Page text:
Guess what's for breakfast? Boost. And for lunch? Boost. And you guessed it, Boost for dinner. I'm not sure for how long, but I'm going to be on an allergy elimination diet because I just got diagnosed with a lovely case of eosinophilic esophagitis. So, don't call me and ask me for dinner, or I'll burst out in tears. The idea of drinking all three meals for maybe months on end does not appeal. But here I go...
I thought tonight I could levitate the black frying pan from the wooden cabinet to the top of the stove while I remained in the comfort of my bed resting my tired eyes. I dreamed one of my sons would be interested in cutting the potatoes and putting them into the sizzle and ooze of the olive oil. However, it's me that must rise and seize the moment for making dinner.
I simply can't imagine holding a full time job and raising my children when not being home two days in a row thoroughly wipes me out. Hats off to you fabulous mommies who must maneuver both worlds.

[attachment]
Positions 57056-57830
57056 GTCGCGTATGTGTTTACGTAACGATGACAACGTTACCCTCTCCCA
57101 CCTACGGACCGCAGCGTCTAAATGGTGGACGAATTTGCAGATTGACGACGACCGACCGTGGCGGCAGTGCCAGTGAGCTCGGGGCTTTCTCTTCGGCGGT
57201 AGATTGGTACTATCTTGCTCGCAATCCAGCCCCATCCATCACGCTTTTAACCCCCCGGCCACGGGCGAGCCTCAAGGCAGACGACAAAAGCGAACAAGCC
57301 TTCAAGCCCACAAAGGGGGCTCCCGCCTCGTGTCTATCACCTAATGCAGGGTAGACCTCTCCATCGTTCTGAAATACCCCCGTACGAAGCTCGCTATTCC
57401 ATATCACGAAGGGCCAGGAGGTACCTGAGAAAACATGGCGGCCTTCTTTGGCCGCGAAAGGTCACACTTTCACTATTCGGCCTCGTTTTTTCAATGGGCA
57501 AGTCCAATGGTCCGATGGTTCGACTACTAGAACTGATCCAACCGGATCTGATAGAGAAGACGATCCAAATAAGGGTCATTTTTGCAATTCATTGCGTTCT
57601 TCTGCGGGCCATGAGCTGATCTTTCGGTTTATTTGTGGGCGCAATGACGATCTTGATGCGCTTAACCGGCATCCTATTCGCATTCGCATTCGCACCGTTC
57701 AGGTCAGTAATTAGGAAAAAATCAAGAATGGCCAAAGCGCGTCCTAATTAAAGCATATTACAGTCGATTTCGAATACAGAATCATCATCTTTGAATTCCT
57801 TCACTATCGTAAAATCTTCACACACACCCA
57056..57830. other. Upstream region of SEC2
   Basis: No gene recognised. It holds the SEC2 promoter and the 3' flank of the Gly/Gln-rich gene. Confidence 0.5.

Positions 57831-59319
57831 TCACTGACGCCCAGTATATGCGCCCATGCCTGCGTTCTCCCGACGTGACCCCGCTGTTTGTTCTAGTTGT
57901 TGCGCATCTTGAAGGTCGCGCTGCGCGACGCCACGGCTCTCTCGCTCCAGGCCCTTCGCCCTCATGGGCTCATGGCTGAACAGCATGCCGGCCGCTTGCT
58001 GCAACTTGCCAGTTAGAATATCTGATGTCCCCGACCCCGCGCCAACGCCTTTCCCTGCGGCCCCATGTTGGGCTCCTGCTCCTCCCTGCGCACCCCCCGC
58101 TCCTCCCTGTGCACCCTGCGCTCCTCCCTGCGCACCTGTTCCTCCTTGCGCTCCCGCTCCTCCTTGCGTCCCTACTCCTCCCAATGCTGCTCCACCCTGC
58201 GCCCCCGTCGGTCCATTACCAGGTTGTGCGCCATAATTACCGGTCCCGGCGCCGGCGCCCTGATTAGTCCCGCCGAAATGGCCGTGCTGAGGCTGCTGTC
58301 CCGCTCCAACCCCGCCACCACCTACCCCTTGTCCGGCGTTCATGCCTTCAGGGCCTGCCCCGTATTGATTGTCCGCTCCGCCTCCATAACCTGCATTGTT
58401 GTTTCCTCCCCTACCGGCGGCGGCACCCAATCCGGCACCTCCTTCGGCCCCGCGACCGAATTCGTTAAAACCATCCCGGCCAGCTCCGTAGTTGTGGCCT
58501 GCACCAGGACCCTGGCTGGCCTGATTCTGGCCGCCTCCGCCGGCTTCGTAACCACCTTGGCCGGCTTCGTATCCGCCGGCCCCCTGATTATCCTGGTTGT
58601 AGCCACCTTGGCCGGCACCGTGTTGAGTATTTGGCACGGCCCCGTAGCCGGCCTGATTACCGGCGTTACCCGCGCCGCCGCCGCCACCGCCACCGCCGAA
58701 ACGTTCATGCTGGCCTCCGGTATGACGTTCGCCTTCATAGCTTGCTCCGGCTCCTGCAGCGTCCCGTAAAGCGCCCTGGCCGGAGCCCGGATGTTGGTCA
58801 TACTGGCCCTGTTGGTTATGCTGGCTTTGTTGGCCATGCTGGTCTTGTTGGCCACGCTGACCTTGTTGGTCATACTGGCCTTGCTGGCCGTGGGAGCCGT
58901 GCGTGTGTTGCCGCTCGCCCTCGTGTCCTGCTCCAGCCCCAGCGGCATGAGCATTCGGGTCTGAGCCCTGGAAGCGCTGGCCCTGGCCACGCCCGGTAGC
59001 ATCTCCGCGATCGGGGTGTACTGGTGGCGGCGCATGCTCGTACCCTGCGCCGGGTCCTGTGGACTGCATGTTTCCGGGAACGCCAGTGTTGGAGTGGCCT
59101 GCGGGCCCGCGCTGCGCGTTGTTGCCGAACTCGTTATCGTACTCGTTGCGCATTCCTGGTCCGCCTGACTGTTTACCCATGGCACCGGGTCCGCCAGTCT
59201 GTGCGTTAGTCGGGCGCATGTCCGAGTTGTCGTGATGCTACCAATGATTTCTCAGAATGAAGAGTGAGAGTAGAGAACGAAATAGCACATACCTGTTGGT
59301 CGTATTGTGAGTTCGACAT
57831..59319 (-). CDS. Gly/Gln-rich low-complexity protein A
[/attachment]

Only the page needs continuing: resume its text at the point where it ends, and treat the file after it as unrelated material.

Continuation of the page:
It's not hard work, but I've been testing first grade homeschoolers with the Stanford. There's monotony in the drone of "Mark the answer which tells how many shoes Juan had altogether." The bright shining eyes of these little ones makes it worthwhile, but I wish I was sharing a real story like Ms. Piggle-Wiggle with them instead of torturing those little souls with the correct spelling of the word have.
Here's the blog of my lovely assistant to peruse. If she's as good with blogging as she is with filling in standardized test bubbles, then you'll be in for a treat. Wink. She's an elegant college grad with a degree in English, so we might expect wonderfully crafted words. Yum.